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HHS Report to Congress: How Federal Funds For Autism Are Spent

February 28, 2014

WASHINGTON, DC (February 28, 2014) -- The U.S. Department of Health and Human Services (HHS) has reported to Congress on how funding dedicated to autism research and services under the Combating Autism Act (CAA) has been allocated and the progress that has been achieved under the law. 

"Since the enactment of the Combating Autism Act in 2006, and its reauthorization under the Combating Autism Reauthorization Act of 2011, federal agencies, in partnership with the community, have made significant strides in addressing many of the pressing needs of individuals and families affected by autism spectrum disorder," HHS reported.

The 2011 law dedicated $231 million a year in federal funding for autism research and services through September of this year to HHS, allocated primarily to the National Institutes of Health, the Centers for Disease Control and Prevention, and the Health Resources and Services Administration.

"Autism Speaks is actively working with our champions in Congress to reauthorize the CAA before September 30, and we will again demand this accountability over how federal dollars are spent on autism activities," said Liz Feld, president of Autism Speaks. "Progress has been gained in our understanding and treatment of autism, but much more needs to be done. The law should continue to provide structure and transparency for the most efficient and effective use of federal dollars.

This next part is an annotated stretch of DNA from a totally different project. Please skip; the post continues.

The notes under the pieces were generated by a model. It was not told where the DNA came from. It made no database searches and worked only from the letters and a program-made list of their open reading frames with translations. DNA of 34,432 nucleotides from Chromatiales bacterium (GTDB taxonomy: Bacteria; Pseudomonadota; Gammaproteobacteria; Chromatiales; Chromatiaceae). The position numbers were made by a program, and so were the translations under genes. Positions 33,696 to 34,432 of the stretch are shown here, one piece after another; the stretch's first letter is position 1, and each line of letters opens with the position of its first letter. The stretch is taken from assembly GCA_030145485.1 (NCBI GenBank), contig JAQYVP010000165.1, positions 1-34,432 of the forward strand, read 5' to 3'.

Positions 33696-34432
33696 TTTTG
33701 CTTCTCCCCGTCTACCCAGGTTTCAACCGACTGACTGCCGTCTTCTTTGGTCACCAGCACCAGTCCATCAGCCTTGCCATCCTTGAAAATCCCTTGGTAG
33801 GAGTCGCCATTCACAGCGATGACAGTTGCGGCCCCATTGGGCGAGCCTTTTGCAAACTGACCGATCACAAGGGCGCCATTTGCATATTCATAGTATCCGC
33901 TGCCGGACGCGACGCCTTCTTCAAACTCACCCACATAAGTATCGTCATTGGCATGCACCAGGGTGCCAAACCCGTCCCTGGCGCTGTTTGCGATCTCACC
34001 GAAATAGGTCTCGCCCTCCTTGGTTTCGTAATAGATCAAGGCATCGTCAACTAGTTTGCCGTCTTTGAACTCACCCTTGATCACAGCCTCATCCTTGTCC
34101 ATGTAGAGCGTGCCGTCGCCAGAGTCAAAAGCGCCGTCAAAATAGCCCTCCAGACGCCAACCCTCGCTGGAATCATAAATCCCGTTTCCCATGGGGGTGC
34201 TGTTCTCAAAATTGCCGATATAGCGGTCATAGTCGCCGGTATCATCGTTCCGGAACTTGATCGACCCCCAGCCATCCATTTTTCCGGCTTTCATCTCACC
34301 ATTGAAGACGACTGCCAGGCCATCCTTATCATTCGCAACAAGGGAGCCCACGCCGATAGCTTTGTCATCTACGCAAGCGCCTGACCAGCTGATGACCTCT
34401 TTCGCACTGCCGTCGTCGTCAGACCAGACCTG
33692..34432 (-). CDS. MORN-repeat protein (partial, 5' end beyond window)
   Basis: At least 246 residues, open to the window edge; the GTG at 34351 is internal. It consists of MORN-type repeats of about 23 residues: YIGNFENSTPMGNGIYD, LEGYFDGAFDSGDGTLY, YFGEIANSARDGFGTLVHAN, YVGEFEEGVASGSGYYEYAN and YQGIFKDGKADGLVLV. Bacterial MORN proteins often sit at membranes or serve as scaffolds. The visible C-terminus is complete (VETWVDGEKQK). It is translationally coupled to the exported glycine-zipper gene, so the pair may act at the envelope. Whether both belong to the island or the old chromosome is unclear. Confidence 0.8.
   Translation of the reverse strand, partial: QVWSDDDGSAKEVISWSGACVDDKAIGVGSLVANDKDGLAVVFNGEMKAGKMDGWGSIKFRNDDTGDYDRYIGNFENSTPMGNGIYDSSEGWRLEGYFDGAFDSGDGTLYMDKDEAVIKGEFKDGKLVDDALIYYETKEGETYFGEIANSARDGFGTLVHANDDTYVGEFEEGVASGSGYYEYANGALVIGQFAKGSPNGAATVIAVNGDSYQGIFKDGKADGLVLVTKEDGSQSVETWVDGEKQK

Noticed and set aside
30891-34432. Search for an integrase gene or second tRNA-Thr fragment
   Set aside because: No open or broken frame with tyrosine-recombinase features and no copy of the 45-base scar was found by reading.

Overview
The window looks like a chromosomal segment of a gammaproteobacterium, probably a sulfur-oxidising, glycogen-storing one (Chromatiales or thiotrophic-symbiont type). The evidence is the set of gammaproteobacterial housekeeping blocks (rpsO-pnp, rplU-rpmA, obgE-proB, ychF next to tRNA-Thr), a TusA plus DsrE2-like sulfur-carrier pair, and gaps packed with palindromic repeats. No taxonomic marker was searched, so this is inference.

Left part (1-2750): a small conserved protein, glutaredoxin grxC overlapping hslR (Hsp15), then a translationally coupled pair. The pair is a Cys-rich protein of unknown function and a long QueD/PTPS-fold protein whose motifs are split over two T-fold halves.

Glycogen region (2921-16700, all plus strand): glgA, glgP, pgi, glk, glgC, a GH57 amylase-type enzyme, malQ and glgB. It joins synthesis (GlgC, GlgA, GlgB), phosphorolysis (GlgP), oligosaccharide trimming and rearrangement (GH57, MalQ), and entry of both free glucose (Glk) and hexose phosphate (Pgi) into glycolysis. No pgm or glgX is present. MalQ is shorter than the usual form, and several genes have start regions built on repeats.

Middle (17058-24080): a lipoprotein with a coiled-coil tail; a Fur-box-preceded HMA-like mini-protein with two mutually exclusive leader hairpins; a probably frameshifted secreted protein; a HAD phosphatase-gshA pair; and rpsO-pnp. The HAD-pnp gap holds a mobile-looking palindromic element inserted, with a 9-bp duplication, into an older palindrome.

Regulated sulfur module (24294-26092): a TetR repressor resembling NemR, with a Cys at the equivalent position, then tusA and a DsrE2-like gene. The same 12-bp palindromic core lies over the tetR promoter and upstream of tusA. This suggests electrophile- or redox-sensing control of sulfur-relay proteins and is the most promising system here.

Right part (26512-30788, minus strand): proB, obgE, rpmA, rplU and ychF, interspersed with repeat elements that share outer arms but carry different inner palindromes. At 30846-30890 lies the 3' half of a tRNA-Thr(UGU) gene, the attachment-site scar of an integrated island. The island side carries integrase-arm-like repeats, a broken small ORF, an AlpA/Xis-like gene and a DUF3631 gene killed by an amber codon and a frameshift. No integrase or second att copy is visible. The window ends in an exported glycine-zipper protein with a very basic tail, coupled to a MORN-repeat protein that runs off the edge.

"Autism Speaks has provided nearly $200 million for autism research and is funding breakthrough science that can make a difference for our community," she said, "but autism is an issue that covers the lifespan and we need a national strategy now to meet the employment, housing and community integration needs of all those affected.

"But we can't do this alone. We need a strong federal partner to address what is a national epidemic."

Among the advances cited by HHS between 2010 and 2013 were:

  • the new prevalence estimate of 1 in 88 children, along with a finding that more children are being diagnosed by age 3, creating critical opportunities for early intervention
  • expanded outreach to underserved populations to access diagnoses
  • new findings on risk factors, including environmental risk factors such as nutrients, air pollutants, pesticides, and paternal age
  • studies of conditions that often co-occur with ASD, such as gastrointestinal disorders, sleep disruptions, and epilepsy, are contributing to intervention strategies 
  • efforts to develop and evaluate educational interventions, as well as provide guidance for schools on how to make school environments safe and conducive to learning for students with disabilities

"While the collaborative efforts of federal and state agencies and community partners have resulted in many research advances and improvements in services over the past seven years, all acknowledge the growing needs of the community and the work that remains to be done," HHS concluded. "Continued collaborative efforts between the public and private sectors will be essential to drive the innovations that will lead to improved identification, interventions, services, and policies that will enhance the lives of people with ASD and their families."